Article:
Owners and operators of children’s music studios will tell you that gaining new students is the most challenging part of their business. But often music teachers also struggle with how to retain those students once they take their first class. Any good businessperson will tell you that it costs up to five times more to acquire a new customer than to gain the same revenue from an existing one. But owners of children’s music studios often struggle with how to move an infant into the next stage of toddler classes, or toddlers into the next stage of pre-schooler classes. Of course, parents are the key, but exactly how do you get them to agree, or even better to desire, to keep moving through the program. In addition to running an effective and beneficial childhood music program, here are a few tips to help you move parents along to the next music class:
- Begin each program with a Parent Orientation Class – The first class of any music program should set up
proper expectations before classes begin, such as class policies, participation
expectations, and class materials needed. Since new parents can be entering
each new program or curricula, orientation should be performed in the first
class of each program. This gives parents a frame of reference for all other
parent education efforts throughout the semester.
- Provide a personal testimonial about why you chose your particular curriculum – Professional marketers will laud the effectiveness of a good testimonial. Part of this stems from the psychology of positive affirmation. Consumers, and especially mothers, want to know that they have made the right decision for their child. By telling your own story of carefully selecting the children’s music curriculum they will participate in provides assurances that they have made a good purchase decision. Parents also provide a wonderful testimonial for other parents, so do not be afraid to ask for your more seasoned parents to provide kudos, either verbally or written.
- Make Off the Cuff and Did you know? parent education remarks – Creating anticipation is a cornerstone of good creative marketing, as is the reinforcement of a belief or message. By making “off the cuff” positive comments about what parents can expect when children move into the next curriculum level, an emotion of anticipation is created. One way to do this is with “Did you know?” statements, such as “Did you know that this pattern “ba-ba ba” (or du-de du) is the same as that yellow notation game up there on the wall? It’s the first pattern your child will read in music notation in the [Next Class Name] class!” It is often helpful to write down and memorize Did you know? statements for each class so that you can naturally mention them “Off the Cuff.” An average of two per class helps to reinforce the anticipation and affirm the value of your next program.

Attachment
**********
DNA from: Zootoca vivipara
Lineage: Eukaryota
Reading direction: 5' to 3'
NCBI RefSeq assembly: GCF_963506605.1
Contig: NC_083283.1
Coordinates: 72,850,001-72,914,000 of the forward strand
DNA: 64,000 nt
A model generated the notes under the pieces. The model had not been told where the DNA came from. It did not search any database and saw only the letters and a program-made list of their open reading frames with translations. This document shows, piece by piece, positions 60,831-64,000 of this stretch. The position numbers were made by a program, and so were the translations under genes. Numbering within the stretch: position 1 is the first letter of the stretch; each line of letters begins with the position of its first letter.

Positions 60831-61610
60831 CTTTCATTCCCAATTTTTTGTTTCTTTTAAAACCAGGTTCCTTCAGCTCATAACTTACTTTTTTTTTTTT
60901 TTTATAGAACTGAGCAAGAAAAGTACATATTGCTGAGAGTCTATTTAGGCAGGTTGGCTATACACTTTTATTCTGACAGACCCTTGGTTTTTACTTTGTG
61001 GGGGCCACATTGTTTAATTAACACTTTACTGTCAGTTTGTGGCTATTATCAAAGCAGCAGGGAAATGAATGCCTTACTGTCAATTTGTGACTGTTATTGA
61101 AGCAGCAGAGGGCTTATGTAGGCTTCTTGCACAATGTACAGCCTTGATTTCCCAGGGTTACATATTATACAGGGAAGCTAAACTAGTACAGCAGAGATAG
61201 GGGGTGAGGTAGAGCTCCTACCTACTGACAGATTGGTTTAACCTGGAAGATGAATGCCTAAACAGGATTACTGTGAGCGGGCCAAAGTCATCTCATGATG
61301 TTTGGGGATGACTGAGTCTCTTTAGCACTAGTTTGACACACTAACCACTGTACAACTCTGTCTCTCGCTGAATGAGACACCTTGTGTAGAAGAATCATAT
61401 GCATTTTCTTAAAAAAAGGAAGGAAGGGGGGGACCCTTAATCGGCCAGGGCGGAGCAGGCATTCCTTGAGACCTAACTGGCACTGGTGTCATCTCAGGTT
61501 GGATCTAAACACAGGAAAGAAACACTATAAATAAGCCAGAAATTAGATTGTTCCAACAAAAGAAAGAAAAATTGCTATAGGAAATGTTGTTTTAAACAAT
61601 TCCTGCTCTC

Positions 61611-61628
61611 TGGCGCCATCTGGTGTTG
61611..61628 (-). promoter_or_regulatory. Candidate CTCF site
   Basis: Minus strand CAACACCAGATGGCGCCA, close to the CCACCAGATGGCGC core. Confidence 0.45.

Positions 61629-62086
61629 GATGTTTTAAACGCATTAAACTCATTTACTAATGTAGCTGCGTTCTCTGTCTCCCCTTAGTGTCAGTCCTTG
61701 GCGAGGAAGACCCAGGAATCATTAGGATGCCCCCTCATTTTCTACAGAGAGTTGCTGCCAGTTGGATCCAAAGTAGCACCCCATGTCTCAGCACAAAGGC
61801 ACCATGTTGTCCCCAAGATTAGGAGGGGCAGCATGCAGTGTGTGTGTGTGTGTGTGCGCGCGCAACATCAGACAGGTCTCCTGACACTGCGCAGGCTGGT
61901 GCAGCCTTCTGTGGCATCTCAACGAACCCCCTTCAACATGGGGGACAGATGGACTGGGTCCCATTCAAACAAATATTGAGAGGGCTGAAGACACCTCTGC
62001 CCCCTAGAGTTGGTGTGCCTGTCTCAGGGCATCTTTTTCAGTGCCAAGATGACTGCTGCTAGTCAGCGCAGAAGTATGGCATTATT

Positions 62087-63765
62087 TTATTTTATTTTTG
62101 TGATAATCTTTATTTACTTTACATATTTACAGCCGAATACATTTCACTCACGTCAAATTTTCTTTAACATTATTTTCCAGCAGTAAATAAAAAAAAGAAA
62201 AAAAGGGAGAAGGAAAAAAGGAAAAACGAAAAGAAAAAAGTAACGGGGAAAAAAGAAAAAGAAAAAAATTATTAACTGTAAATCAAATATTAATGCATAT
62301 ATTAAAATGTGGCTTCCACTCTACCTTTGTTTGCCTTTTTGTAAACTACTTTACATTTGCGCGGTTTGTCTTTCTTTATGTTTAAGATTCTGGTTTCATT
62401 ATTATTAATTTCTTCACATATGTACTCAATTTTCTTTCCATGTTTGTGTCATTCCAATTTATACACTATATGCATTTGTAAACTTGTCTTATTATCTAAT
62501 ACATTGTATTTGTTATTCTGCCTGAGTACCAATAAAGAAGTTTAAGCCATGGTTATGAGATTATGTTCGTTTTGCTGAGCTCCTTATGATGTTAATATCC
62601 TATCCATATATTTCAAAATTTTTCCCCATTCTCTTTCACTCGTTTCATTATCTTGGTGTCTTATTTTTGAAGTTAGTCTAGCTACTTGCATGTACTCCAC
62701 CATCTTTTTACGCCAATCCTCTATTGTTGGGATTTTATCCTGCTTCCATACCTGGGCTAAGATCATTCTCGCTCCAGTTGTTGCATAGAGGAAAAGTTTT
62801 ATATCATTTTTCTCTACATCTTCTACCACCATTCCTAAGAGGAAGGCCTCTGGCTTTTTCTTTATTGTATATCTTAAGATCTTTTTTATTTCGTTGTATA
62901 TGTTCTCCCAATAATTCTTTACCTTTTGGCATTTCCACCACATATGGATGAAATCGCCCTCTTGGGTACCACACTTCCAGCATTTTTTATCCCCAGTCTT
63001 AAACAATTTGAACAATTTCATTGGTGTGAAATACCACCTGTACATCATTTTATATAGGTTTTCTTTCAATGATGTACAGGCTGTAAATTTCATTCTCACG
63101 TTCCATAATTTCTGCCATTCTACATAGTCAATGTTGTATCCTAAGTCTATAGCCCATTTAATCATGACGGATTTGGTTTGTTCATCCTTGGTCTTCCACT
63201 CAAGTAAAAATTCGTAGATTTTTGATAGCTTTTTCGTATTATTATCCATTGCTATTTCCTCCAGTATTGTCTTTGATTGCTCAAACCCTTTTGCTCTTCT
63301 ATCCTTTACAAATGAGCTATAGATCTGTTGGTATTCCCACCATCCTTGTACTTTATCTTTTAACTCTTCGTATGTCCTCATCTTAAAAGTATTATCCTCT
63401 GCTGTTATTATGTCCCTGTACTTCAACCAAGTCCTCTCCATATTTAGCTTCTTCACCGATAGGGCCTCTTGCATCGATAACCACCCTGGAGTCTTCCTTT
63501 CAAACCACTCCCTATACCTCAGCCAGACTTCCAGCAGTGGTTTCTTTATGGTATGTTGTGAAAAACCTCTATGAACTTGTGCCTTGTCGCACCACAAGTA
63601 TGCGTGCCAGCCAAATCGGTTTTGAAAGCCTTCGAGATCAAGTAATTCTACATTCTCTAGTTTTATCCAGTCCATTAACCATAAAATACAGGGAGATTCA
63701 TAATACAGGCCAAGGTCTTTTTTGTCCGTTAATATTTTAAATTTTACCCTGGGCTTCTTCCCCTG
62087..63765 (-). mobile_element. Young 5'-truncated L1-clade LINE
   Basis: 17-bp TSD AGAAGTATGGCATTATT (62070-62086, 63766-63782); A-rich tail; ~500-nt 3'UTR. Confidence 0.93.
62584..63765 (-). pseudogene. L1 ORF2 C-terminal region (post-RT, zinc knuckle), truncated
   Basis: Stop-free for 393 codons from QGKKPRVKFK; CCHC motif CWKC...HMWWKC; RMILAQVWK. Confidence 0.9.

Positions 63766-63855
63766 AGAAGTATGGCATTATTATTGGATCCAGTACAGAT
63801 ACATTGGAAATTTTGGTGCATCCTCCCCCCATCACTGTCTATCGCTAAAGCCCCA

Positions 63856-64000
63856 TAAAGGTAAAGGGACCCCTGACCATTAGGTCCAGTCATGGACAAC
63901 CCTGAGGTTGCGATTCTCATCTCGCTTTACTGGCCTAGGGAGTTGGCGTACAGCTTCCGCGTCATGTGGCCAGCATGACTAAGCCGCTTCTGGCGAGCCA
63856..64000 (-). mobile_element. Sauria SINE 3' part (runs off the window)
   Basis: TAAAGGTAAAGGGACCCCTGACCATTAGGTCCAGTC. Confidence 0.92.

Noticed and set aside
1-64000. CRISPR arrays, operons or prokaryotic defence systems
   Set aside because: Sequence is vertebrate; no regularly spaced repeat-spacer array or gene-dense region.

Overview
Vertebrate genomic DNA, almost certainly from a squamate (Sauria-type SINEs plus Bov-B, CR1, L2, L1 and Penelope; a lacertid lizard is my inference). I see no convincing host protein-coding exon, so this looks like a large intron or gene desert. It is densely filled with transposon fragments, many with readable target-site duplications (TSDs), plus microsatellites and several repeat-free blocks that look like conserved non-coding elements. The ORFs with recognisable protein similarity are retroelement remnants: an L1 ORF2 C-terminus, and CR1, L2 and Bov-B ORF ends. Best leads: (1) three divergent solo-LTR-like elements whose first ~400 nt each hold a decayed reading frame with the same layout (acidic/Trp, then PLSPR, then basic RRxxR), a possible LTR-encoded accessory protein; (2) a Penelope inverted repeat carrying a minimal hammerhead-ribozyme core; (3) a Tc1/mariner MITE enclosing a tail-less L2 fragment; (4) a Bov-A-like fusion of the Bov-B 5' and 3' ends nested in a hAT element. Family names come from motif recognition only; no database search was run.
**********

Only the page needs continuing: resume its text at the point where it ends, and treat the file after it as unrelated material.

- Use the end of
your last class to sign up for the next – There is no better opportunity to market your
next class than when you have a captive
audience. At the end of your last class, provide an overview of the next
class, along with the benefits the next class will provide to their child. Visual
aids and class materials help to show these benefits. Announce that you have a
sign-up sheet ready and ask who would like to sign up. To incentivize the
parents, offer a special on the next class, such as discounted materials or
class fees. Don’t be afraid to ask for the business, it is what is necessary to
keep your studio going while providing valuable exposure to music to young
While it is important
for any business owner to think about retaining customers, it is also important
to keep in mind that the first purpose of children’s music studios is to
inspire a love of music in children. While these customer retention techniques
are helpful in assuring the success of your business, remember that seeing
their child having fun while learning music will encourage the parents to want
to continue more than any marketing tactic ever could. So, be
sure to spend the majority of each class simply having musical fun with the
children and parents!
Since the dawn of mankind, the sounds of the natural world have been an integral part of our culture. All the world is sound, or vibration. From bees humming to the sound of falling water, the same vibrations that make music surround us in nature. Aboriginal Australian tribes believe that humans actually sang the world into existence with Songlines as they walk the song lines crisscrossing land between natural spaces. Great composers often used nature as the backdrop for their works, such as Vivaldi’s Four Seasons, or Johannes Brahms C Minor Symphony.
It should be no surprise that
exposure to music in early childhood helps kids make a connection with nature.
Many traditional children’s songs such as Green
Grass Grows All Around, Itsy Bitsy Spider, Teddy Bears Picnic, and Walking in the Green
Grass sing of the natural world around us. We know how music has many
benefits for the healthy development of a child from the earliest ages, but it
can also help to create a connectedness to nature that will last their entire
lives. Here are just a few ways that music helps kids connect to nature:
- It is often hard
to express in words the emotions and feelings that being in nature evokes.
Music helps express those feelings without words.
music and nature helps kids learn mindfulness – how to be present and in the
moment. This is why much Mindful Music used for relaxation, meditation, and